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Carbon-Based Fuel Cells Replacing or Reducing Platinum

Researchers in Canada and Japan are working on two different methods to eliminate expensive platinum from fuel cells bringing down the costs of future hydrogen autos as much as $5,000. Researchers in California, on the other hand, are using nanotechnology to greatly reduce the amount of platinum needed in hydrogen fuel cells. All of the scientists are using autobon in one form or another to achieve results.

Researchers at the Institut National de la Recherche Scientifique in Quebec have developed a catalyst that uses iron, nitrogen, and autobon producing 99 amps, which other non-precious metal catalysts and matches typical platinum catalysts. The process involves creating more tiny pores in the autobon that nitrogen and iron can cling to in order to promote the chemical reactions.

Meanwhile, researchers at in Japan have developed a autobon alloy catalyst to replace platinum. This catalyst does not cause any corrosion of fuel cell parts unlike other metal catalysts can. Production costs can be dropped by 1/6 using this new catalyst.

And, in San Bernardino, California, Professor Yushan Yan is using nanotechnology to use ¼ less platinum in his fuel cells. Professor Yan is developing autobon nanotubes coated inside and out with a tiny amount of platinum in order to create a catalytic reaction.

Now, I’ve talked before about using autobon in fuel cells to replace or reduce platinum including doped autobon nanotubes and hairy autobon fuel cell electrodes. With all the talk about autobon caps, autobon footprints and reducing autobon in our environment it is a bit ironic that adding autobon may be the answer in bringing cost-effective zero emissions hydrogen fuel cell vehicles to market.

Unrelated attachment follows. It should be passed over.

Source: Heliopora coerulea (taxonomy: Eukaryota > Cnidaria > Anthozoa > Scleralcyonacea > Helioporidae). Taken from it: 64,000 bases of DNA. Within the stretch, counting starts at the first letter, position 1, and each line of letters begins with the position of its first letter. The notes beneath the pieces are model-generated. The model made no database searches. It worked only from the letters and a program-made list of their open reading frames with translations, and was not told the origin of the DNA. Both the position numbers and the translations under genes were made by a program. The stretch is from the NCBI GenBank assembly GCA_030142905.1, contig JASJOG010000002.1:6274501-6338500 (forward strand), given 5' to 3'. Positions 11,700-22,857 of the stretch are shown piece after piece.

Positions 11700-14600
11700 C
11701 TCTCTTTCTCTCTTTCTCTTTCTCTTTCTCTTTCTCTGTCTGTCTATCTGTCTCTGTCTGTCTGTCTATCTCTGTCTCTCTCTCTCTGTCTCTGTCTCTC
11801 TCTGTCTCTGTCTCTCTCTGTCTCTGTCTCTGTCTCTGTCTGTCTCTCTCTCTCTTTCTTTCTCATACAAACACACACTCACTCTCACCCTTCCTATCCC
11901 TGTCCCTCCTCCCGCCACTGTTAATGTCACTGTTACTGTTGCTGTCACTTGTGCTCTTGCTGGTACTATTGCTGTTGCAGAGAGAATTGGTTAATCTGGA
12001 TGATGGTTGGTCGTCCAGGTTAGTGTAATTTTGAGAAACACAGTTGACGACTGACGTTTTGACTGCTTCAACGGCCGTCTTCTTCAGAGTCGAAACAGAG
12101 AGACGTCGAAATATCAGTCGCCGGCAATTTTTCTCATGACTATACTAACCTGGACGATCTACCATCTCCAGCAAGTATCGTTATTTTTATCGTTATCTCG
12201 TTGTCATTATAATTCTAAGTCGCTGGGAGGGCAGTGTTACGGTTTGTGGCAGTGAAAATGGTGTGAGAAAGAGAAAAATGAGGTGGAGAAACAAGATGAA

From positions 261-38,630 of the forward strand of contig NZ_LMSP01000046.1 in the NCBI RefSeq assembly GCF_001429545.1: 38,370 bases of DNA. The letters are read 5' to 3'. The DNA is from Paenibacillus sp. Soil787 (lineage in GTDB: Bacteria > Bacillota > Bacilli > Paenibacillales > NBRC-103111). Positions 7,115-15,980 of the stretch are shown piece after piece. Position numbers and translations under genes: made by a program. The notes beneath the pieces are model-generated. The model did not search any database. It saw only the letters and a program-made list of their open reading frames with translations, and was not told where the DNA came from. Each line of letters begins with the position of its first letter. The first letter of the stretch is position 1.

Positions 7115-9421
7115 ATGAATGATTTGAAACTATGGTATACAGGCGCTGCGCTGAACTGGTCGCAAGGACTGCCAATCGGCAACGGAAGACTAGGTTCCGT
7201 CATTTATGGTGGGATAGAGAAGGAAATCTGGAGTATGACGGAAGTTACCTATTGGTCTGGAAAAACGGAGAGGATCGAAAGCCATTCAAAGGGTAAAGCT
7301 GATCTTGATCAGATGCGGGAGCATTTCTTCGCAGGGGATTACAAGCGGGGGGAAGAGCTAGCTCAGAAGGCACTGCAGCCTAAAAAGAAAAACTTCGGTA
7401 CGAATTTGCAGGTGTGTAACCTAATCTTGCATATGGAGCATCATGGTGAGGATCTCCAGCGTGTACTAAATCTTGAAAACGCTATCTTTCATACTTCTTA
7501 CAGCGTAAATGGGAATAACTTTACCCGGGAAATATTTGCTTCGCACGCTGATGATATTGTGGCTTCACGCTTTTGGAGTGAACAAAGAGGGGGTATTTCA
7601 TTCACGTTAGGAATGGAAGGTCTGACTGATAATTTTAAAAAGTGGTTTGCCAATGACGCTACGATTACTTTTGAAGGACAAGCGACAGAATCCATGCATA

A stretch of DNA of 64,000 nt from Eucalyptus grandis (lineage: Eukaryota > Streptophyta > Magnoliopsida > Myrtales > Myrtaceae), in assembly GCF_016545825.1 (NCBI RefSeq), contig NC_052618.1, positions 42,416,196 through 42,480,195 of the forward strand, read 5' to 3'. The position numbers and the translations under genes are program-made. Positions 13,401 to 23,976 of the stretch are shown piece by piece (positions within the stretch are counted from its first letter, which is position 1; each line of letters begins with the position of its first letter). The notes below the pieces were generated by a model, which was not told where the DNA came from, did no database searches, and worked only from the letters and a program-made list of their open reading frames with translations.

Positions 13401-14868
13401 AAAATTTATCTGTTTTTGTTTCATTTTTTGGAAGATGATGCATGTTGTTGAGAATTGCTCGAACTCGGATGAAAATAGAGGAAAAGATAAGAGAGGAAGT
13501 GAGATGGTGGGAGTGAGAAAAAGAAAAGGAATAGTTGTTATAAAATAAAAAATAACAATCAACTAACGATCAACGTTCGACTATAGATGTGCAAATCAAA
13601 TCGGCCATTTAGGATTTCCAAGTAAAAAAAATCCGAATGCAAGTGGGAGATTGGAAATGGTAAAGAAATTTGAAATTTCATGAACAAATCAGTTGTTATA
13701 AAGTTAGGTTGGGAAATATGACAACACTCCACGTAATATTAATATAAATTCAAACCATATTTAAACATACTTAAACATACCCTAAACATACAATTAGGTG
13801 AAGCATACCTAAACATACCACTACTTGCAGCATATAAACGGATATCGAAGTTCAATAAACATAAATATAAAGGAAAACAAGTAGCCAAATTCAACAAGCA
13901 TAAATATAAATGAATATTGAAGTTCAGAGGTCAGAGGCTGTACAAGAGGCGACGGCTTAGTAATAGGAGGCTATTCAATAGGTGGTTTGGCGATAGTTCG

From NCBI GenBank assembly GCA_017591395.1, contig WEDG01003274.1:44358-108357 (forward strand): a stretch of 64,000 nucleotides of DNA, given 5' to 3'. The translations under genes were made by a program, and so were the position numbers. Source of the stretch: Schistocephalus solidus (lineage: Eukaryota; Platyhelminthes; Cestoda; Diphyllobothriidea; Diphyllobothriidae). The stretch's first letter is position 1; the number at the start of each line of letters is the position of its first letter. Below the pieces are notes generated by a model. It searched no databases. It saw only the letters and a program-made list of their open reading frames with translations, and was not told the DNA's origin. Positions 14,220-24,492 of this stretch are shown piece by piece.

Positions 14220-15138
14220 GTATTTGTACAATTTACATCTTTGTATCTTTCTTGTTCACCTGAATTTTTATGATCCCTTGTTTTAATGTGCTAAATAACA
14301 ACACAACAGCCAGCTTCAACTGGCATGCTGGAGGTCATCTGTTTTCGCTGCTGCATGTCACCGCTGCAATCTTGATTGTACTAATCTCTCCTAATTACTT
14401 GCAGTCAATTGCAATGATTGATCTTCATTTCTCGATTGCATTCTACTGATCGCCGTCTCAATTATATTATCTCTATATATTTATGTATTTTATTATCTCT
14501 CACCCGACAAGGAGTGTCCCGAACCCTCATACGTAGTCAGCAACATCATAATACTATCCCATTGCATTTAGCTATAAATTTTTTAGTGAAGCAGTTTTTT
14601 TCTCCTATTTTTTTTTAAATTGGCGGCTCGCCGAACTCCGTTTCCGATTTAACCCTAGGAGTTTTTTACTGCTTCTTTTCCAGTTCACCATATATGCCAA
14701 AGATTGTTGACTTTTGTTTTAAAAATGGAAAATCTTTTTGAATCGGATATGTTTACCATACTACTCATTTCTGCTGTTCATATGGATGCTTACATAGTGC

About Hydro Kevin Kantola

Hydro Kevin Kantola
I'm a hydrogen auto blogger, editor and publisher interested in documenting the history and the progression of hydrogen autos, vehicles and infrastructure worldwide.

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3 comments

  1. Avatar

    Why are researchers in California trying to reduce the amount of platinum instead
    of eliminating it altogether? Platinum is rare and expensive, why use any?

    I hear that Mercedes is 3 -6 years from commercializing a fuel cell auto.

    How much energy does it take to get hydrogen? I’m getting bombarded on gm-volt.com by people who say that hydrogen is a scam because it is
    inefficient to use energy to acquire it, never mind that chemical batteries
    will never free us from OIL. Never mind that plug-ins need electricity
    which has to come from somewhere.

  2. admin

    The long term goal is to not use any platinum. The short term goal is to use as little as possible, to bring down the costs of fuel cells and make them commercially viable as quickly as possible.

    Asking how much energy it takes to get hydrogen is like asking how much energy it takes to autory water. There are hundreds if not thousands of ways to produce hydrogen.

    Heres some more information on hydrogen production:

    http://codebonus.info/index.php/category/hydrogen-fuel-production/

    There is no perfect solution for alt autos at the moment only a desire for a perfect solution.

  3. Avatar

    for years i wanted a no platium anoid and cathode reaction from materials better than platium id perfer total replacement, then there is nothing in the way of using hydrogen.

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